• Regarding the deal structure, both parties need to clarify payment terms, the timing and method of payment, currency, and earn-out provisions that link the purchase price to future performance targets. Negotiating representations and warranties is also important to protect the buyer against any inaccuracies in the information provided during the due diligence. 
  • To allocate risk between the parties,  indemnification provisions should be established. These provisions allow the buyer to recuperate losses if the seller breaches any representations and warranties or fails to disclose any material information. 
  • Throughout negotiation in the M&A buy side process, both parties should remain flexible and open to compromise while protecting their main interests. If the terms are unacceptable or the seller is unwilling to negotiate, the buyer should be prepared to walk away from the deal. 

Deal closing

  • As for the closing phase, a closing checklist should be created to ensure all conditions outlined in the SPA are met. The buyer should work closely with their legal team to prepare closing documents, such as bills of sale, assignment agreements, and transfer of stock certificates. 
  • Next, the buyer must obtain all required signatures and approvals, confirm that payments have been made, and coordinate with financiers to ensure funds are available for the purchase.
  • Lastly, the buyer needs to complete post-closing obligations, such as notifying employees and customers of the change in ownership, transferring contracts or licenses, and addressing any outstanding issues or disputes. 
Fourth M&A buy side process

Step 5: Post Merger Integration

From the buyer’s perspective, post-merger integration (PMI) should be considered a part of the M&A buy side process. It is important to know that the return on M&A investments can vary depending on the level of the buyer’s PMI.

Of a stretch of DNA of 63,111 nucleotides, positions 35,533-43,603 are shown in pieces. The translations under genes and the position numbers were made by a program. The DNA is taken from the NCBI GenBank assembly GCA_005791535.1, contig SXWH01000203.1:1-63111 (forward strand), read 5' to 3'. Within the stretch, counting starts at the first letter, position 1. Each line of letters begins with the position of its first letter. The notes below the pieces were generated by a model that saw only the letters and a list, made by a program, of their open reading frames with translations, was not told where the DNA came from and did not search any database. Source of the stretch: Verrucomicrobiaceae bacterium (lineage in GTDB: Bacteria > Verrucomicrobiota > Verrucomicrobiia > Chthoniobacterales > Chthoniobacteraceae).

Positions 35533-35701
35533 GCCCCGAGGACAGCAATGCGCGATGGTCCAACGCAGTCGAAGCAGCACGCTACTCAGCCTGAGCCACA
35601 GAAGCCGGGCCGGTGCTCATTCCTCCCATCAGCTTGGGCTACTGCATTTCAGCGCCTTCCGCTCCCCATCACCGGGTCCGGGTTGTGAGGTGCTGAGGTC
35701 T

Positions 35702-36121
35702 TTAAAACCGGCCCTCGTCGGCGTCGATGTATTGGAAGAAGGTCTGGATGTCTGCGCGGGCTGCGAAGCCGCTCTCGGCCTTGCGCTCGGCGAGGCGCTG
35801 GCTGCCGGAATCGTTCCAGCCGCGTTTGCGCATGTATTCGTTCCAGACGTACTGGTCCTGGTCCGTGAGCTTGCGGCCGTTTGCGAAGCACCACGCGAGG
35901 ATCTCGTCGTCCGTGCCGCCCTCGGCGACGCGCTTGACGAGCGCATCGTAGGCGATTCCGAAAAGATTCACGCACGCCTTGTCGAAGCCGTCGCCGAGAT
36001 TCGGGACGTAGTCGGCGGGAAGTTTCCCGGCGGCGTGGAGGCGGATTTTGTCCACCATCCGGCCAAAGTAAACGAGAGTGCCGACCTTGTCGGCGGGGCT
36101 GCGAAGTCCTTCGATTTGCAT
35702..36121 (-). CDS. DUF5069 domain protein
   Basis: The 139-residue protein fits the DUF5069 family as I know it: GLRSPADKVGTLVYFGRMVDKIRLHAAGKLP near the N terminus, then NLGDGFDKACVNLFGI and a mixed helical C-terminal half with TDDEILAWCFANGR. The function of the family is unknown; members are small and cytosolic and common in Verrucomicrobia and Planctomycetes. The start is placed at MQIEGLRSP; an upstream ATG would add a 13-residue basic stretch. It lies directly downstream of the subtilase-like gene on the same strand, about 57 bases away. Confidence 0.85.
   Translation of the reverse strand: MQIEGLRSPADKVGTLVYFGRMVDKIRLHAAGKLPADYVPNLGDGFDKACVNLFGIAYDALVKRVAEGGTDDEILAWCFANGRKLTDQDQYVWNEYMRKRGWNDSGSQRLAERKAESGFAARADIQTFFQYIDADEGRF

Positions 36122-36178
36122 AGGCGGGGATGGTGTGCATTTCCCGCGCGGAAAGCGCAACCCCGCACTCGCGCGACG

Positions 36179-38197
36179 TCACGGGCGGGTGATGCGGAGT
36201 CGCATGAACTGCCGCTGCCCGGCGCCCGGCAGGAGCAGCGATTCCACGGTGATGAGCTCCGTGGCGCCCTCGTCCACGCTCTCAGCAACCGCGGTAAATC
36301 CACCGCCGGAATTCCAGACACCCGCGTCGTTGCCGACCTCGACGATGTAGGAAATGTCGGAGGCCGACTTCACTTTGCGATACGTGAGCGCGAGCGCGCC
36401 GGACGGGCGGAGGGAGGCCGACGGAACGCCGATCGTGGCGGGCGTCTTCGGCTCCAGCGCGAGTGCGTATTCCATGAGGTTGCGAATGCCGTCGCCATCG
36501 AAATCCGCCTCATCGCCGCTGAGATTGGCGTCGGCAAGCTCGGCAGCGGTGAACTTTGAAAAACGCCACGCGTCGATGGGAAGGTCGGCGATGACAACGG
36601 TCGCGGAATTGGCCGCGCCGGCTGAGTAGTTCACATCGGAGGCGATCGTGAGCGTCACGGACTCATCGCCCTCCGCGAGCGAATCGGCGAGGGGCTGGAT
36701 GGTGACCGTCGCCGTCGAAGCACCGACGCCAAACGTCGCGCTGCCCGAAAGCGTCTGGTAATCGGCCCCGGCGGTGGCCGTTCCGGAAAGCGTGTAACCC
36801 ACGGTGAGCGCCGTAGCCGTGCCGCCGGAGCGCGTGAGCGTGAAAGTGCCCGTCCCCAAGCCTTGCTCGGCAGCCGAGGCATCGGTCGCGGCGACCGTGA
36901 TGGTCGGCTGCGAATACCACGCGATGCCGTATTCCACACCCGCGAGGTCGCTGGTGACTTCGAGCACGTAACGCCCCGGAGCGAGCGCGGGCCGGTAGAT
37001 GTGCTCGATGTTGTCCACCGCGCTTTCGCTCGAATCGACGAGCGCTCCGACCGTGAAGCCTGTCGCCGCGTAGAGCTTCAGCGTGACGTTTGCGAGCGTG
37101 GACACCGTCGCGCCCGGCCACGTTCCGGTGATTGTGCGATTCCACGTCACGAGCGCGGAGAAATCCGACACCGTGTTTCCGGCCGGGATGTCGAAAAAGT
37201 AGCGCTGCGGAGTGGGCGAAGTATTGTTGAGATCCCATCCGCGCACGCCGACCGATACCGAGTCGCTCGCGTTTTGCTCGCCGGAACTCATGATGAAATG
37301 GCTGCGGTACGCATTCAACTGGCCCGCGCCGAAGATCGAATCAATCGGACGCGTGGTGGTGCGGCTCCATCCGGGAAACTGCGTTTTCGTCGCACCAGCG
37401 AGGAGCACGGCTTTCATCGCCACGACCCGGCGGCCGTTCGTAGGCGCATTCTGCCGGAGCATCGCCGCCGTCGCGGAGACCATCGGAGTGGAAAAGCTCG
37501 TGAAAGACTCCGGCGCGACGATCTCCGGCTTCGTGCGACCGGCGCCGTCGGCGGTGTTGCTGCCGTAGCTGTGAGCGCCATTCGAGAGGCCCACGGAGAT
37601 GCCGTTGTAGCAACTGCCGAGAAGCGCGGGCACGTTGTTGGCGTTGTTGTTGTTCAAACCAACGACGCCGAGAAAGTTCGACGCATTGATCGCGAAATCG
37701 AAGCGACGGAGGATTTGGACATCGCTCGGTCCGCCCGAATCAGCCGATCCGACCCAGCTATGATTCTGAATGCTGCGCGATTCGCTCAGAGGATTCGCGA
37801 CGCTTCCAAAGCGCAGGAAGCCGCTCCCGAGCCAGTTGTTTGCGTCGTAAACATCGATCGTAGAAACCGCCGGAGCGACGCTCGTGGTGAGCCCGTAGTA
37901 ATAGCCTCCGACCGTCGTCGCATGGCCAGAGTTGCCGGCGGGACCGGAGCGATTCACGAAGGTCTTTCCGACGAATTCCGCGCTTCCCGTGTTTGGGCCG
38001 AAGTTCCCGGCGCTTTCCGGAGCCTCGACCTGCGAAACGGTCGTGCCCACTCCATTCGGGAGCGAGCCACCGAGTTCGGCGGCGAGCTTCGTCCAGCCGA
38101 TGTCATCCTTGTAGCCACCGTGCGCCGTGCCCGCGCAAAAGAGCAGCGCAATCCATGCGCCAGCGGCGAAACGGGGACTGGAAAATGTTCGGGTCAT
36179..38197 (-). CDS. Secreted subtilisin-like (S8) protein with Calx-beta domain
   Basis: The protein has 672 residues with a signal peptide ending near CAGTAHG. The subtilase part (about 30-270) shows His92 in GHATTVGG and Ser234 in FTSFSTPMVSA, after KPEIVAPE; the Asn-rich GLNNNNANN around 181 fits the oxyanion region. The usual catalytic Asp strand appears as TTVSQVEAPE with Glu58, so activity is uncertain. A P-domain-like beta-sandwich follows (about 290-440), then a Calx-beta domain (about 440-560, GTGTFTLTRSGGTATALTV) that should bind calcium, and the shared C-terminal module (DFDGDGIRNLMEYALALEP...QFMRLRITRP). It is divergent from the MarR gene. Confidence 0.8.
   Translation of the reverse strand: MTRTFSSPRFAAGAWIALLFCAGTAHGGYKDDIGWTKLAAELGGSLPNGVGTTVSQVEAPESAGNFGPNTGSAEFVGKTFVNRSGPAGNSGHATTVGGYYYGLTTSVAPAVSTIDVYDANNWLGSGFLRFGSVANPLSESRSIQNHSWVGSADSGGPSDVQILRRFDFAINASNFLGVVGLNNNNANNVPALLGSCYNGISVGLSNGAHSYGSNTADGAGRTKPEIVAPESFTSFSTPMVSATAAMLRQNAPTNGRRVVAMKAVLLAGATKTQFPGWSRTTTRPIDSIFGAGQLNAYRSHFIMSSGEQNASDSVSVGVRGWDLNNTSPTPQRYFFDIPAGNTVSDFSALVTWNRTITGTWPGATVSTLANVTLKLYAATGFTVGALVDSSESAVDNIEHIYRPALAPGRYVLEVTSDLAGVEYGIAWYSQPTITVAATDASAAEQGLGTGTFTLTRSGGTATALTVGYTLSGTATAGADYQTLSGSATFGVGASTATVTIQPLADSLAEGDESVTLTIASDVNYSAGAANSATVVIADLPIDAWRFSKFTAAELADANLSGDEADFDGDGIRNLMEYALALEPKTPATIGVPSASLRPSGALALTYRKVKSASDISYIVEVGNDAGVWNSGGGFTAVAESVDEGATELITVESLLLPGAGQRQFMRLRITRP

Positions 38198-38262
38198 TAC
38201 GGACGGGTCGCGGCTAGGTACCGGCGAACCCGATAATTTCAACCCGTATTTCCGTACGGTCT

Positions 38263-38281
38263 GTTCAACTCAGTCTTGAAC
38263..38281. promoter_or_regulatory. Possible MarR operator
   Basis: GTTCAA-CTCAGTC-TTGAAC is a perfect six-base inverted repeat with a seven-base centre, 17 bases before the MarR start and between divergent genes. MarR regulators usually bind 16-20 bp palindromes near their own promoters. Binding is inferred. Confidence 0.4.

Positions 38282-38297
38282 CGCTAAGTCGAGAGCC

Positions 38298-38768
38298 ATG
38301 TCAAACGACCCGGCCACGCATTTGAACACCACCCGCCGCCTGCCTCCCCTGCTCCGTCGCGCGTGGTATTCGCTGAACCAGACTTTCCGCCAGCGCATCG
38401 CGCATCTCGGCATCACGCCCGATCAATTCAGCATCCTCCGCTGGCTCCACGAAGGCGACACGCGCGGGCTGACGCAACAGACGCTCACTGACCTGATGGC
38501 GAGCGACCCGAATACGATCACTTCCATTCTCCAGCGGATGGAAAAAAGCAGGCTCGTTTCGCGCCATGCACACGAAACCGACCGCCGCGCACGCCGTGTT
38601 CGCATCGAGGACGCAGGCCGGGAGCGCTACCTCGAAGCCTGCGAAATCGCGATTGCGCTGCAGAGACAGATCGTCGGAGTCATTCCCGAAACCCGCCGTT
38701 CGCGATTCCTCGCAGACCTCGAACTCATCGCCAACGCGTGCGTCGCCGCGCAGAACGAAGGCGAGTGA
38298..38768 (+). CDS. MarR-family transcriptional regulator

PMI is the process of consolidating and streamlining the acquired company’s operations, systems, and culture with the acquirer. It lies in maximising synergies, enhancing efficiency, and ensuring the merged entity’s long-term success. 

During the PMI phase of the M&A buy side process, the buyer can take several practical steps to ensure a smooth and successful integration.  

  • During the due diligence, the buyer should develop a comprehensive plan covering various functional areas, such as finance, operations, HR, and technology. This plan should outline estimated timelines, budgets, and performance metrics to monitor the integration’s progress. 
  • The buyer may consider forming a strong and capable leadership team to manage the integration, including key executives from both the target and acquiring company. This team will help drive the integration process and ensure alignment between the two organizations. 
  • The buyer should also communicate regularly with all stakeholders, such as employees, customers, suppliers, and investors. They need to provide updates on the integration process and address any issues that may arise promptly. 
  • Throughout the post-closing period, the buyer should closely monitor the integration process and make adjustments as necessary to address any issues. This involves being responsive to unexpected challenges and being prepared to modify the integration plan. 
  • Financial performance tracking and benchmarking are critical for the buyer to assess the deal’s success. You should compare actual results to expected benefits, such as cost savings, revenue growth, and increased profitability. 

The buyer can ensure a smooth post-closing period in a transaction by managing stakeholders effectively, developing a well-planned integration strategy, and paying close attention to regulatory and legal conditions. 

Last M&A buy side process

Sources and Further Reading